“And everything they do, they do beautifully. I mean, the buildings just shine. I mean, for instance, the icebox, the stove, the car, you know, they all have names. And since you wouldn’t treat Helen, the icebox, with any less respect than you would Margaret, your wife, you know, you make sure that Helen is as clean as Margaret, or treated with equal respect.” -Andre Gregory discussing the people of Findhorn Scotland, from the film “My Dinner With Andre”
Perhaps the hallmark of human culture is our ability to name things, to pick out difference. The world does not come to us already named, all its parts enumerated and signified in importance. We give the world shape in our minds by giving it names. And each culture does it differently. And each person has the power to name things their own way. The world is not born with names. The naming of things is a human birthright….
So what does this have to do with anything? Emily Murphy Bicking posted a question on Facebook that got my thoughts a swirlin’. Here’s what she asked:
“A question about bowls: What would you “title” or call your bowls that are a standard cereal size? (for shows, your website, an etsy listing.) I always feel like I need to say something that indicates the size of the bowl (as opposed to just saying “bowl, 5.5″ x 4″”). But I also don’t love labeling it as a noodle/ice cream/ cereal bowl because I don’t want to automatically put a limitation of what it can be used for. Some customers react strongly to these types of labels. I don’t mind adding it to the description. (Perfect for curling up with a bowl of ice cream….) But I am always hesitant to add it to the title. Of course I am over thinking this- but I think it’s just part of the job ;). How do you label your bowls, etc…?”
And here is how I responded (a bit modified and expanded after the FB posting):
“On etsy you might need to stick with the descriptively oriented names for convenience and practical internet marketing sake, but for galleries I say get creative! In certain settings a name should convey information. But in others a name is simply a name. Let it be what it is. A name doesn’t have to be a user’s manual. It doesn’t have to be practical or matter of fact. It can be a story in itself, or entirely made up and irrelevant to its use.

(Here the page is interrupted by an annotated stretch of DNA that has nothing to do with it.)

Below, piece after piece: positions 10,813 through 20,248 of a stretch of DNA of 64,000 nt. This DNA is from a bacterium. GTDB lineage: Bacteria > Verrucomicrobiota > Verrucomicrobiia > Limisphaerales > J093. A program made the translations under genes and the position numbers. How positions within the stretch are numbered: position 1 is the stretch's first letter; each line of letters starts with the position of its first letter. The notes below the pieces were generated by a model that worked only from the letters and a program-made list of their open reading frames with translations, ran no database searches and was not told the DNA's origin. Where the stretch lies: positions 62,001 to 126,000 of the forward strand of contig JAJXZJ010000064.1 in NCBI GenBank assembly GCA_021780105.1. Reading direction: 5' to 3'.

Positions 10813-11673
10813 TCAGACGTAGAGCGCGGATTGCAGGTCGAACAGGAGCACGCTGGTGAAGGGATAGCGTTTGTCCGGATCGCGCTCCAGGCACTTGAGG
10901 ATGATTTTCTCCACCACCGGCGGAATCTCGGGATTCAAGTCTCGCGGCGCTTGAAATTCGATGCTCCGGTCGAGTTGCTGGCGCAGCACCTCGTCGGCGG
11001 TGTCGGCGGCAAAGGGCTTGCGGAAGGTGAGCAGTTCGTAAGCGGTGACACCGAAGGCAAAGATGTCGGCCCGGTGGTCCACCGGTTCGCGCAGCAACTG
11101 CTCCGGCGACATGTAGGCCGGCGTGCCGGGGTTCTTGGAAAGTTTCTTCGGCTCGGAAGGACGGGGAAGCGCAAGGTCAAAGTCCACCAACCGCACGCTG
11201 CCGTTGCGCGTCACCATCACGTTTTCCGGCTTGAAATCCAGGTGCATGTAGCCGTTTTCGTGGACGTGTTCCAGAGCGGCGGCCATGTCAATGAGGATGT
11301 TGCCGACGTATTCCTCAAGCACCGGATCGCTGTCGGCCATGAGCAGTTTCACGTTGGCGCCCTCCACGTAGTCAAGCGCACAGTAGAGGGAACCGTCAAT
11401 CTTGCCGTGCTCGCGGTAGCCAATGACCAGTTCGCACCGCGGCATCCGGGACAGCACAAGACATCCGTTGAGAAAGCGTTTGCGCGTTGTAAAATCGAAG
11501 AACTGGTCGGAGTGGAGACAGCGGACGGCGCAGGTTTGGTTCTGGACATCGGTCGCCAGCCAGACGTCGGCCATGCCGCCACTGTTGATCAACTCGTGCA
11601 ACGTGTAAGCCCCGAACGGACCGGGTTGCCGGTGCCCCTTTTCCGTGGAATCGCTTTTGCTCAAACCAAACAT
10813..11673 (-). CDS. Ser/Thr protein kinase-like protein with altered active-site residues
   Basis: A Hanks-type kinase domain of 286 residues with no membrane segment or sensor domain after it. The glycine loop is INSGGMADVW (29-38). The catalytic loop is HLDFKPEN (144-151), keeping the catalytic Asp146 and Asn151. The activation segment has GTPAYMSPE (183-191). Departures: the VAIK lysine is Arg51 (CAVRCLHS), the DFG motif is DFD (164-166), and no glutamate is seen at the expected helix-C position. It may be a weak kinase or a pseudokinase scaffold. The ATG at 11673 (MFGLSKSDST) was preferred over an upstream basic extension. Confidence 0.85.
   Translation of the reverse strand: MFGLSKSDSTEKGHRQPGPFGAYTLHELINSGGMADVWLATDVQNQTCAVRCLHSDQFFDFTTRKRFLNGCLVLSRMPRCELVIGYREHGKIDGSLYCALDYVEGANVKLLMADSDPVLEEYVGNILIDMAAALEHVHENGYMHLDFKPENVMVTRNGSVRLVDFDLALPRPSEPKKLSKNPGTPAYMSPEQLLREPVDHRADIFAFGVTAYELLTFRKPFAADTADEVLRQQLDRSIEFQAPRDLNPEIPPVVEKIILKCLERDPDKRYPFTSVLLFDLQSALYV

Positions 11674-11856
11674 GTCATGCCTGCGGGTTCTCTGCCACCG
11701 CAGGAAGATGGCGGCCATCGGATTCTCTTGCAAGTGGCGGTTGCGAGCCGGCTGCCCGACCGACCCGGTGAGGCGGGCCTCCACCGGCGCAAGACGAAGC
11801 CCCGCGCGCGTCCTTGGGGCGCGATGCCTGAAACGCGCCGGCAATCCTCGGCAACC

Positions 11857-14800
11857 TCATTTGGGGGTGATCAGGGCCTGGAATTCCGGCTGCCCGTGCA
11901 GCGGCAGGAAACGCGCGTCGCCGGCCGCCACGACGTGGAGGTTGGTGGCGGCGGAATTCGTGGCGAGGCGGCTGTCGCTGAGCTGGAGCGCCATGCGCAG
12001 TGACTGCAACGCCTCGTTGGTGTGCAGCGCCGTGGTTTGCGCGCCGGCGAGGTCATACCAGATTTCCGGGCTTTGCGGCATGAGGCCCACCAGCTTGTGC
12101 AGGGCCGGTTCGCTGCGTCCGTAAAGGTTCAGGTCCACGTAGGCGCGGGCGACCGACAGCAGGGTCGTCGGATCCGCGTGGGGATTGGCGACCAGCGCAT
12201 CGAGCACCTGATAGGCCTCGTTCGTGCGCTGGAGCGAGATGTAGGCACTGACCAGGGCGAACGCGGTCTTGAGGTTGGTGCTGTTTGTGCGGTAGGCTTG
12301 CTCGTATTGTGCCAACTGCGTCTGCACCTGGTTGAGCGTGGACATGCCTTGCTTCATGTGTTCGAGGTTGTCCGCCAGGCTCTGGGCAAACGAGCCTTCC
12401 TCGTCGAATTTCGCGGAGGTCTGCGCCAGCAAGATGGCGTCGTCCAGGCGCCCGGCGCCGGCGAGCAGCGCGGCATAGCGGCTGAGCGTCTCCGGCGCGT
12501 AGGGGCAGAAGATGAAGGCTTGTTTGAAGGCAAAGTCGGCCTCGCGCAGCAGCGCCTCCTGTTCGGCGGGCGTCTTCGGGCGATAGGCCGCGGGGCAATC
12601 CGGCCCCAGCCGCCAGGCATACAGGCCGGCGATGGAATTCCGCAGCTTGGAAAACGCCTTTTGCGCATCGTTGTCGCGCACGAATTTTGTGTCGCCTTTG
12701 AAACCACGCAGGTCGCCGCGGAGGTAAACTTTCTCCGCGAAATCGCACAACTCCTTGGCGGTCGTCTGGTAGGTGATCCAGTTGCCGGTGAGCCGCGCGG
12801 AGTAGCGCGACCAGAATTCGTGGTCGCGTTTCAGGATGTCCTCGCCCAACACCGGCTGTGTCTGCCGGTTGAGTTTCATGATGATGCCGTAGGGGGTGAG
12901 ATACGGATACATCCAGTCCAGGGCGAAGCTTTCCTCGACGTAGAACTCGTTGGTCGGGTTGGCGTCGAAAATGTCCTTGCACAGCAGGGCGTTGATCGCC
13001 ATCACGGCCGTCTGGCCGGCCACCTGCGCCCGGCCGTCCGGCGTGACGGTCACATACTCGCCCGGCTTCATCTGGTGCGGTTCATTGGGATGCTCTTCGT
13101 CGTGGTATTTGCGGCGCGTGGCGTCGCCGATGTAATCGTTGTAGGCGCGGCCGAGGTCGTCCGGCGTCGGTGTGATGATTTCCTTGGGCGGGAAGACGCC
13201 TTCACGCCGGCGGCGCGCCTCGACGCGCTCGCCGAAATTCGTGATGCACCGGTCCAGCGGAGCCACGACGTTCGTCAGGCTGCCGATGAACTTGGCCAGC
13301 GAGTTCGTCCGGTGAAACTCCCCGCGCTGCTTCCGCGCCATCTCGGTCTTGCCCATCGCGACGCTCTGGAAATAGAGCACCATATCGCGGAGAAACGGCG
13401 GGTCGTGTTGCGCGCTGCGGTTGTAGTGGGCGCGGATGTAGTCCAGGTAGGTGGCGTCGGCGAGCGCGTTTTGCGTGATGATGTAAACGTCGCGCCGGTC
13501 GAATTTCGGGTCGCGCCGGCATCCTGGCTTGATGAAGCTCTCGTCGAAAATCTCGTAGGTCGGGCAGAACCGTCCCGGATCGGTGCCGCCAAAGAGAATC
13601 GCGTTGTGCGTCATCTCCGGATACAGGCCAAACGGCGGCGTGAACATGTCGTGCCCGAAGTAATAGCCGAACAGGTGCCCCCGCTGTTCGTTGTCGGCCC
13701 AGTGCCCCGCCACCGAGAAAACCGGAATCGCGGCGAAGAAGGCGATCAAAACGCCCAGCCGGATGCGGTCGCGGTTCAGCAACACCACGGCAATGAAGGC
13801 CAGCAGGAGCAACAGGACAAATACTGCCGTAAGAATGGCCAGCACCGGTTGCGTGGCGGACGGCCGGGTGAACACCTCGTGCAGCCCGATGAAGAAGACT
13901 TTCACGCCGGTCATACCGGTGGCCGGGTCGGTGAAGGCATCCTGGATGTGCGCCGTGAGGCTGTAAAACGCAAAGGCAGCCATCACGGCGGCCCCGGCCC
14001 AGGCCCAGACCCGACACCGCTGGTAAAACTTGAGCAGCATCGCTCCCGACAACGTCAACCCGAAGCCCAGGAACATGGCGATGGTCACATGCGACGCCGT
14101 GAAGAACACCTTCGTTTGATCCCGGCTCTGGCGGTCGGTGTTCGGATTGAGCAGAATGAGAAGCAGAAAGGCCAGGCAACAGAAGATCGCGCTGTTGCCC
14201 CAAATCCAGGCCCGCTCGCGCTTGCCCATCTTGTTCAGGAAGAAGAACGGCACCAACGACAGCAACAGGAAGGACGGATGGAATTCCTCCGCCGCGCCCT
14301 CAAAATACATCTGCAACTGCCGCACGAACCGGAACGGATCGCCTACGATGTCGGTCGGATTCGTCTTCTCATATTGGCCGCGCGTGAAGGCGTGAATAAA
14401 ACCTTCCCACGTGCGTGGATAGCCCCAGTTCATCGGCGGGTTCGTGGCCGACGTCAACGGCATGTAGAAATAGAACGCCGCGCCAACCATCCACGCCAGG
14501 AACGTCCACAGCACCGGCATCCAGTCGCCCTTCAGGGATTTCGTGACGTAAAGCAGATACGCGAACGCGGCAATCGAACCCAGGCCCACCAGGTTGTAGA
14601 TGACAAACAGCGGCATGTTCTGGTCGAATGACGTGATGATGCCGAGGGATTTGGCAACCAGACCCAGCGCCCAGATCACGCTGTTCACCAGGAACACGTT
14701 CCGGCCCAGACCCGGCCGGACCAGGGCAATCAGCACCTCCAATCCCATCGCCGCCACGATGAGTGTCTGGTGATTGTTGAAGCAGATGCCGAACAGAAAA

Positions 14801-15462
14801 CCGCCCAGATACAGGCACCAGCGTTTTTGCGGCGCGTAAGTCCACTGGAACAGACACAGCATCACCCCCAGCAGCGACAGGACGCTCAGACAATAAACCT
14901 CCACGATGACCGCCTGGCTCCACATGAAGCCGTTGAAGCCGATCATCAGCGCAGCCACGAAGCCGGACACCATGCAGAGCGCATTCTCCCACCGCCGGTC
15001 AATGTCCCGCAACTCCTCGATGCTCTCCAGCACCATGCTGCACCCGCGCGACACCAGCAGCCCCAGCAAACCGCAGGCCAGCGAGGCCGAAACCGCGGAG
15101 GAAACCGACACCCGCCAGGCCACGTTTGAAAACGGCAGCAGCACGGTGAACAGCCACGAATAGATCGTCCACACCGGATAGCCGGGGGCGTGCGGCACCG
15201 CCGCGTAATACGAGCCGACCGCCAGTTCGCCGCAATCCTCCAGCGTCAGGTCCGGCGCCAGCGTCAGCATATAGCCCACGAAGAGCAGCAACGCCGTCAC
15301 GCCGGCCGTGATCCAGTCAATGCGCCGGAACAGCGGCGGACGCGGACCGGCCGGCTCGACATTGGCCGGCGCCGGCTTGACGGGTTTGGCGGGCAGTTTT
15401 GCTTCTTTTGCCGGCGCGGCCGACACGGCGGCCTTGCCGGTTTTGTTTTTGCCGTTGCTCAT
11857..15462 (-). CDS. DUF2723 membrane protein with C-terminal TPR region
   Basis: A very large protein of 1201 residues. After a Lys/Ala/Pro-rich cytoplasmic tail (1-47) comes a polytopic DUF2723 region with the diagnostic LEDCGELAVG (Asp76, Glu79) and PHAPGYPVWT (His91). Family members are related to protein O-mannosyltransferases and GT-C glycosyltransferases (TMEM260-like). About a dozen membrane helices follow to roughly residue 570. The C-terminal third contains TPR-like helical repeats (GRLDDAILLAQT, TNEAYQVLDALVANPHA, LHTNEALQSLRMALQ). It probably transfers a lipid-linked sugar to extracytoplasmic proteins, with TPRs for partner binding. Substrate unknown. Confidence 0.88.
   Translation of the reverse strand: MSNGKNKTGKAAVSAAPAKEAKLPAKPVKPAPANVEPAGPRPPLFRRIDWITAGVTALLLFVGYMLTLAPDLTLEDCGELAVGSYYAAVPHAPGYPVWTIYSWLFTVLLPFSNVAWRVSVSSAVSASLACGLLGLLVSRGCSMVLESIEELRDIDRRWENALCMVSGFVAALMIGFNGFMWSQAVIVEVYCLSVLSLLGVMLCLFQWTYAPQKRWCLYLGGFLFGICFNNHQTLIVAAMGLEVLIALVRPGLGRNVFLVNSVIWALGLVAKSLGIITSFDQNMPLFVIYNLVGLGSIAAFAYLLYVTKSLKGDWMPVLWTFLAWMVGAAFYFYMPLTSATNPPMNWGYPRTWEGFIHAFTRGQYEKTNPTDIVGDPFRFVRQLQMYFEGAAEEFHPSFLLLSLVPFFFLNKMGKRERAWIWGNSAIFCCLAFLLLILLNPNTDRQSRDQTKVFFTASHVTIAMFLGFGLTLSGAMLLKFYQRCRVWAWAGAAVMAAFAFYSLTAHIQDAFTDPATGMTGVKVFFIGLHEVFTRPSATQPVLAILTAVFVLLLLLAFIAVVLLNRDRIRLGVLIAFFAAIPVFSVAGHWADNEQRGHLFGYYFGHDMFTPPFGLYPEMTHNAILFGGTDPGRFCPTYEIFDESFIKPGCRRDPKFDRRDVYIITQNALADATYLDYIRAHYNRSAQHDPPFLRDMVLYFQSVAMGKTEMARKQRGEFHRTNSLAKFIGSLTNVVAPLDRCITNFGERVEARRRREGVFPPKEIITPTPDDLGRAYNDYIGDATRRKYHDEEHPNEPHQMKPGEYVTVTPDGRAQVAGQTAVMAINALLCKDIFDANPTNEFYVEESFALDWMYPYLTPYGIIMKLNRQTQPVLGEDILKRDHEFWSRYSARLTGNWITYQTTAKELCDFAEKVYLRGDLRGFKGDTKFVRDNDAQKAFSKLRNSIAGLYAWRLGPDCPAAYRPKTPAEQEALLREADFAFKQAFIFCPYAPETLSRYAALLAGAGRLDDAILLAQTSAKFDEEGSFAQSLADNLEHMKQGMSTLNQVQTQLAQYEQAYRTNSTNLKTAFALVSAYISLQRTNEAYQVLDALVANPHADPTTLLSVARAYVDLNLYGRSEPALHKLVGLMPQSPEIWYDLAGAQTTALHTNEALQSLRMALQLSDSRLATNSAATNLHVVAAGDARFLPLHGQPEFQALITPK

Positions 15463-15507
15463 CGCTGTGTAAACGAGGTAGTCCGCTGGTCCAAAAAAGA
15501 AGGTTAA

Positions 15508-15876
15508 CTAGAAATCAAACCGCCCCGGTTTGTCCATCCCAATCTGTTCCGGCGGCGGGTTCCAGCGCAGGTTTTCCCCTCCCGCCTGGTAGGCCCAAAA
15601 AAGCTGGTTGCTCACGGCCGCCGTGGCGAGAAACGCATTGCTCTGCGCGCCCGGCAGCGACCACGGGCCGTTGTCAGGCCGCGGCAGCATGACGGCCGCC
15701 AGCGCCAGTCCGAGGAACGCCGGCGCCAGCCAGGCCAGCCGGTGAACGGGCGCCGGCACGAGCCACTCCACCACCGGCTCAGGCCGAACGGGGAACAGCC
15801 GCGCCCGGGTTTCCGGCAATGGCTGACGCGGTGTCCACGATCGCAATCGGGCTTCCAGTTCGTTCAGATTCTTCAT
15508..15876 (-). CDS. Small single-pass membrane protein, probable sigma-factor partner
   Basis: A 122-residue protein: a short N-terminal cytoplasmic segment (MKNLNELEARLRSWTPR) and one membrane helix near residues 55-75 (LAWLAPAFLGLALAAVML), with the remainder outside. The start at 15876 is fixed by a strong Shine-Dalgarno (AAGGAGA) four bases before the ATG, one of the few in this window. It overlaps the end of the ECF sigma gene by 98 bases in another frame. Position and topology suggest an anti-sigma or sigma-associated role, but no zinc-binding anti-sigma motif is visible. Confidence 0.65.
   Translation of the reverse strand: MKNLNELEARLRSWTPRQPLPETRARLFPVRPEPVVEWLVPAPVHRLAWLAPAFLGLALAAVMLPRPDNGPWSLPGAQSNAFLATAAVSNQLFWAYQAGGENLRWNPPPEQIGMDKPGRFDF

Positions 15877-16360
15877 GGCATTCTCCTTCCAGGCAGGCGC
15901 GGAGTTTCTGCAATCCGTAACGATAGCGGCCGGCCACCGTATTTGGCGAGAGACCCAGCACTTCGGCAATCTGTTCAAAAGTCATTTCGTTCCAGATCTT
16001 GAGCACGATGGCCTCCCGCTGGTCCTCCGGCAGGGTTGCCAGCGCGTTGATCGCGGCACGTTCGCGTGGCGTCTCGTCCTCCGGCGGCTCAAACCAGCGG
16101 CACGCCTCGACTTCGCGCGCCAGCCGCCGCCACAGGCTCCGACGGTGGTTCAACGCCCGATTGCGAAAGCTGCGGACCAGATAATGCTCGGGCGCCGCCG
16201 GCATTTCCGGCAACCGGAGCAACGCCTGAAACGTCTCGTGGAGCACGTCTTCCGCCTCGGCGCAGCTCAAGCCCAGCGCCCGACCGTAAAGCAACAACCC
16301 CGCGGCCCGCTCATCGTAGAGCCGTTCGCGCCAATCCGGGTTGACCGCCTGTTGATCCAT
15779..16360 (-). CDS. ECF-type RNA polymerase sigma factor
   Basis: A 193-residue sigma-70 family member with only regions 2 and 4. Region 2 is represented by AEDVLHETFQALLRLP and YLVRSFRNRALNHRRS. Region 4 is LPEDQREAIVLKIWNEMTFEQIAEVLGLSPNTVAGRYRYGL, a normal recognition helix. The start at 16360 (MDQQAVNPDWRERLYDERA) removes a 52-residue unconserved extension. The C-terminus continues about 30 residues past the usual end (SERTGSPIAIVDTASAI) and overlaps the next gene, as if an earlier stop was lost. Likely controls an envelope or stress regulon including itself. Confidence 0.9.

Artists in other media have titles that are off beat and silly, or sometimes overly serious and pretentious. Why not title a bowl on a pedestal in a gallery something interesting? Why not have fun with the names for individual pots? Rather than just looking at the boring statistics of size and function you could embellish it by also riffing on the decoration or glazing. A yellow cereal bowl could be “The Breakfast Banana”. A large salad bowl could be “The Greens’ Cadillac”. A pasta bowl could be “The Primavera”. Once you cut loose from the boring descriptions you actually get to employ your imagination. Is that a bad thing? Is that something we are unfamiliar with? Is that something we should be opposed to?
Names can come in all sorts of sizes and delineations. You can have personal names for individual pots but also family names for types. Think of how car manufacturers name the models of their production: “Escalade”, “Mustang”, “Jetta”, “Accord”…. In fact, think of any mass market product out there and you will see names that likely have come as the result of intense market research. “Cherios”, “Captain Crunch”, “Count Chocula”, “Frankenberry” are all particularly creative. Why would handcrafted objects be any less natural for naming? If we potters are talking about marketing strategy for our pots, why not copy the proven methods? Why not get creative? (Perhaps I should consider calling my line of dinner plates “Harvest” or “Symphony”, my full figured bowls “Marilyn” or “Fabio”, and my over sized beer steins “Bluto” or “Blotto”….)